Safety Check: Sampling the Los Angeles River Watershed | KCET
Safety Check: Sampling the Los Angeles River Watershed
When summer heat bakes Los Angeles, there's no greater delight than immersing yourself in a deep body of water. Some of us have swimming pools to plunge into, others have newly opened fountains in public parks, but a few make the waters of the Los Angeles River Watershed their playground, swimming and fishing in its rivers and waterfalls.
While hundreds of people cavort in the water each year, scientists working at the Council for Watershed Health, Jet Propulsion Laboratory and Southern California Coastal Watershed Research Project (SCCWRP), Aquatic Bioassay and Consulting (ABC), and the City of Los Angeles, Bureau of Sanitation Environmental Monitoring Division work together, sampling 85 sites across Los Angeles to make sure its waters are safe for public use.
The program is called the Los Angeles River Watershed-wide Monitoring Program. Developed in 2007, the program seeks to answer five main research questions: What is the environmental health of streams in the overall watershed? Are the conditions at areas of unique importance getting better or worse? Are receiving waters near discharges meeting water quality objectives? Are local fish safe to eat? Is body contact recreation safe?
To answer these questions, these scientists don't simply stick to the lab, they're driving, walking, and hiking to get their water samples. If you think about it, they perform a superhero-like function, protecting the public from harm, only without a mask and a cape -- and with a lot less glamour.
Curious, I volunteered to ride along with a team from the Council for Watershed Health one day, not knowing I was actually signing up for a six-mile hike in the process. I figured we'd just walk up to the water and scoop something out of it. I was only one-third right.
On a warm August day, I met with Rickey Russell, a researcher working on his Master's of Urban and Regional Planning at UCLA, and Brian Sheridan of the Council at their office hidden inside the Metropolitan Water District office beside Union Station. Russell and Sheridan were my guides, walking and talking me through the plan.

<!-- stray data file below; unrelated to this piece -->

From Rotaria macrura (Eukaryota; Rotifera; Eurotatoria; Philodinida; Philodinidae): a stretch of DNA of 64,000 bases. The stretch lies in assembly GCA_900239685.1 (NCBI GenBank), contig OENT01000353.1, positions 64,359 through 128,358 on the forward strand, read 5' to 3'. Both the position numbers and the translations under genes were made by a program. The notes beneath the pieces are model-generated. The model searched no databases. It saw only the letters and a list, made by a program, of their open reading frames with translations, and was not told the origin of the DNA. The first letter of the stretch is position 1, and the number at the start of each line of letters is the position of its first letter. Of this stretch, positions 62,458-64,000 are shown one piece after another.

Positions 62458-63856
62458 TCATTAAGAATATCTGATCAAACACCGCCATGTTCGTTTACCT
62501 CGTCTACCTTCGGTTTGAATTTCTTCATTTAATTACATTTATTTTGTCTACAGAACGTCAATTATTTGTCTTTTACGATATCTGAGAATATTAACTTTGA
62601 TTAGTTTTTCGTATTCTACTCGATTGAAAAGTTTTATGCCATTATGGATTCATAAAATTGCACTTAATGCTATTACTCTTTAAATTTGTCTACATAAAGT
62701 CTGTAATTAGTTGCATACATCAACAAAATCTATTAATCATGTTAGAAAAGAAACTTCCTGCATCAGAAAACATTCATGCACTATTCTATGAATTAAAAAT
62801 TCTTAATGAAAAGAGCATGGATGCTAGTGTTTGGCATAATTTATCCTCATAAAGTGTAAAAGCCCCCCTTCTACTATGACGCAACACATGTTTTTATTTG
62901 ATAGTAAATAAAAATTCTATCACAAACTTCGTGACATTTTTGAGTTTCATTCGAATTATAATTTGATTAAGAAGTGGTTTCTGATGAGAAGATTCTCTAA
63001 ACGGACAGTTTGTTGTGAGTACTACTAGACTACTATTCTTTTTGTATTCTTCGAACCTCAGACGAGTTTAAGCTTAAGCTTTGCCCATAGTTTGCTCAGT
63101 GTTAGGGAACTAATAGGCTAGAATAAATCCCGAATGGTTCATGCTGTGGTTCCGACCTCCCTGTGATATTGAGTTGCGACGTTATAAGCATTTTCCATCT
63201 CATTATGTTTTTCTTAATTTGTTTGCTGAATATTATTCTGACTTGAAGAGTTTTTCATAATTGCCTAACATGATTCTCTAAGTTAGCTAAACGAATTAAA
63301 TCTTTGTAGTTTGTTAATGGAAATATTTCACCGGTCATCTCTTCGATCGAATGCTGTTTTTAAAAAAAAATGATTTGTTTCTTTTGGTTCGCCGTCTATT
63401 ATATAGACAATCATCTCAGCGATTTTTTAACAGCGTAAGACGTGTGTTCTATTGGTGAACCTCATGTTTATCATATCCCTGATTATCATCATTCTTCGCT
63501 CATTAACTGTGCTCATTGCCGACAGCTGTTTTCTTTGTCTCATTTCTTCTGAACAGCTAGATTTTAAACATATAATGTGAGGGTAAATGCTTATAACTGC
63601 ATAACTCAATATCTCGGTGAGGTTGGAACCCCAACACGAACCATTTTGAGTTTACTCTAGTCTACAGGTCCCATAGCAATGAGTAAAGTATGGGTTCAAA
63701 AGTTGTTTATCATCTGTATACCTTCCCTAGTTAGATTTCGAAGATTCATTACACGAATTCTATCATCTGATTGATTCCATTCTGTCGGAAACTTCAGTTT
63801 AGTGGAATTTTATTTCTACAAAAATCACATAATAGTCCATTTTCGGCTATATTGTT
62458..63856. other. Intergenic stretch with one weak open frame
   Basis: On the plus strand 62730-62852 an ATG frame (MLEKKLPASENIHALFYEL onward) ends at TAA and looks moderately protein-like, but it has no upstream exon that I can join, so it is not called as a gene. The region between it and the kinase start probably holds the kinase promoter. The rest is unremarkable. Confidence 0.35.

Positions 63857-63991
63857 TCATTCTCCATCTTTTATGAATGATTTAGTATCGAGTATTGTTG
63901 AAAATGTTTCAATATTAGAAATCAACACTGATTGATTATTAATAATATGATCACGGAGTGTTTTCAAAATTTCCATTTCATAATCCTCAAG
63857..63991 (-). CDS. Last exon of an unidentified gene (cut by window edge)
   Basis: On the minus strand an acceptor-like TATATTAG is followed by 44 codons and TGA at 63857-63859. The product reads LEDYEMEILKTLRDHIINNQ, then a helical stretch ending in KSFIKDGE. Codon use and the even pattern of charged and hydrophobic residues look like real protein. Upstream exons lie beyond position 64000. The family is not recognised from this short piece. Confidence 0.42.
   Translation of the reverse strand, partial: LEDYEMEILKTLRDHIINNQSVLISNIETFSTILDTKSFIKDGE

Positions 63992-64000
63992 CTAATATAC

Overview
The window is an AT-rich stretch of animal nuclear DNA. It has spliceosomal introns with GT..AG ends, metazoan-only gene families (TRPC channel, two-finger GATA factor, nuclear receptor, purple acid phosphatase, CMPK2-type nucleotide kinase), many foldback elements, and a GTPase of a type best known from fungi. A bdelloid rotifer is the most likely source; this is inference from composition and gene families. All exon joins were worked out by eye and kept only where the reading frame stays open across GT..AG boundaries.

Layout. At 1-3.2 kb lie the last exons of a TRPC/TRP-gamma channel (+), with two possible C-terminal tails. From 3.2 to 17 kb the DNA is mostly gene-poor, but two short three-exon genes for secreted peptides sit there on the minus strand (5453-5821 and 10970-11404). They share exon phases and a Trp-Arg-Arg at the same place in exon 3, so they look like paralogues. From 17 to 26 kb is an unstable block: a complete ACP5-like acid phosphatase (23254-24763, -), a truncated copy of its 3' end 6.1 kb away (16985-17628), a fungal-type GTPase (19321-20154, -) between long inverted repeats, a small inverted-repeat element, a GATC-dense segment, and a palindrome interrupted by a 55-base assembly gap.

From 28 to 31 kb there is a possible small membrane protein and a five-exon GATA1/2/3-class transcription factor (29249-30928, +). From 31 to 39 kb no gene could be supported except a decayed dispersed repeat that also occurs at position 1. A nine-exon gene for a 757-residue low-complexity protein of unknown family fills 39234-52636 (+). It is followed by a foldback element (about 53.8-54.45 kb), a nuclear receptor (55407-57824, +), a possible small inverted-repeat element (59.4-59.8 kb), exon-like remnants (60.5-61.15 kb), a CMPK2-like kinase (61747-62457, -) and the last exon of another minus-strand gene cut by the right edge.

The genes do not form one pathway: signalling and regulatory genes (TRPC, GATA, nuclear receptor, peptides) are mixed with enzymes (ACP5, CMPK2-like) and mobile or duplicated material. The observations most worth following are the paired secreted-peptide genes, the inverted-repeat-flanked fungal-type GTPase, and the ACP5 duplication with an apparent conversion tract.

These were all very popular recreational sites, which make them ideal candidates for testing. They're also closely connected systems. Sturtevant Falls flows downhill to Hermit Falls and continues down the Santa Anita Canyon through Whittier Narrows to Peck Road Park. From there, it travels along the Rio Hondo and eventually ends up in the L.A. River.
"We test in summer because that's when people are most likely in it. When the water's warm, they're more likely to incubate bacteria," says Russell. In short, more people, more bacteria, better chance of catching a public safety issue. Russell's samples will show levels of E.coli bacteria, "an indicator species for other bacteria pathogens that may be present and we are not sampling for," explains Kristy Morris, senior scientist at the Council, later on.
Peck Road Park
It was an easy drive to Peck Road Park. As we drove in, we were treated to a serene area with ducks swimming along the pond. Small fish were seen near the shallow edges of the water, but one would have to look hard to catch them. It's hard to believe that in the 1950s, the park -- now part of San Gabriel Valley's Emerald Necklace -- was once an abandoned rock quarry.
Aside from picnicking and biking trails, Peck Road Park is a popular fishing spot, says Russell. Largemouth bass, bluegill and carp can be found in the area, the California Department of Fish and Game also stock the lake with rainbow trout and catfish. "It's surprising how savvy the fishermen here are. They know when Fish and Game are going to stock the area with new game."
Today is surprisingly quiet. No one was fishing or bathing, though a young family did stop by as we were leaving the park. Russell surveyed the site and noted: no bathers (though there was a sign not to wade, he says there are still those who choose to ignore the warning), no fishermen, a few ducks in the area. He also noted the temperature, salinity and pH value of the water. He then took out a plastic bag and a canister.
As he reached out to scoop some water, he explained that the plastic bag goes to SCCWRP and the canisters go to ABC for testing. He then put the samples in a cooler filled with crushed ice to keep it at cool 4 to 6 degrees Celsius to keep bacteria from multiplying because of the heat. "I wouldn't want to inadvertently set off a public safety hazard alarm," jokes Russell, whose love of nature began while growing up in Northern California.